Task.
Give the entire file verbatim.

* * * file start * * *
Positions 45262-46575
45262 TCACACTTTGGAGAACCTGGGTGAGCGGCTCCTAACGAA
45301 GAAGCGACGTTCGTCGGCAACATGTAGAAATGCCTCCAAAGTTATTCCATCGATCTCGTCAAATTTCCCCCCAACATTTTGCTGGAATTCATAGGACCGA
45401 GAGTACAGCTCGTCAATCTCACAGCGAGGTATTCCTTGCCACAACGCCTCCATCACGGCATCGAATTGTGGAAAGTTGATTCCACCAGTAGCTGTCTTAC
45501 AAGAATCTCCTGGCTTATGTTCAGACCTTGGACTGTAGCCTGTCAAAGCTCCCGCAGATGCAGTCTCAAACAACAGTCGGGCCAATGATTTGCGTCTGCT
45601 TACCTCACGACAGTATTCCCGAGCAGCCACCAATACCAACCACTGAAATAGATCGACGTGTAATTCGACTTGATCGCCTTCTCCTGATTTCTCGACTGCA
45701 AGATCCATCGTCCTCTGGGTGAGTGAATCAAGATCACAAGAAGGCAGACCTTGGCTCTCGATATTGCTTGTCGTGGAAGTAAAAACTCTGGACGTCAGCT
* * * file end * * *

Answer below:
Positions 45262-46575
45262 TCACACTTTGGAGAACCTGGGTGAGCGGCTCCTAACGAA
45301 GAAGCGACGTTCGTCGGCAACATGTAGAAATGCCTCCAAAGTTATTCCATCGATCTCGTCAAATTTCCCCCCAACATTTTGCTGGAATTCATAGGACCGA
45401 GAGTACAGCTCGTCAATCTCACAGCGAGGTATTCCTTGCCACAACGCCTCCATCACGGCATCGAATTGTGGAAAGTTGATTCCACCAGTAGCTGTCTTAC
45501 AAGAATCTCCTGGCTTATGTTCAGACCTTGGACTGTAGCCTGTCAAAGCTCCCGCAGATGCAGTCTCAAACAACAGTCGGGCCAATGATTTGCGTCTGCT
45601 TACCTCACGACAGTATTCCCGAGCAGCCACCAATACCAACCACTGAAATAGATCGACGTGTAATTCGACTTGATCGCCTTCTCCTGATTTCTCGACTGCA
45701 AGATCCATCGTCCTCTGGGTGAGTGAATCAAGATCACAAGAAGGCAGACCTTGGCTCTCGATATTGCTTGTCGTGGAAGTAAAAACTCTGGACGTCAGCT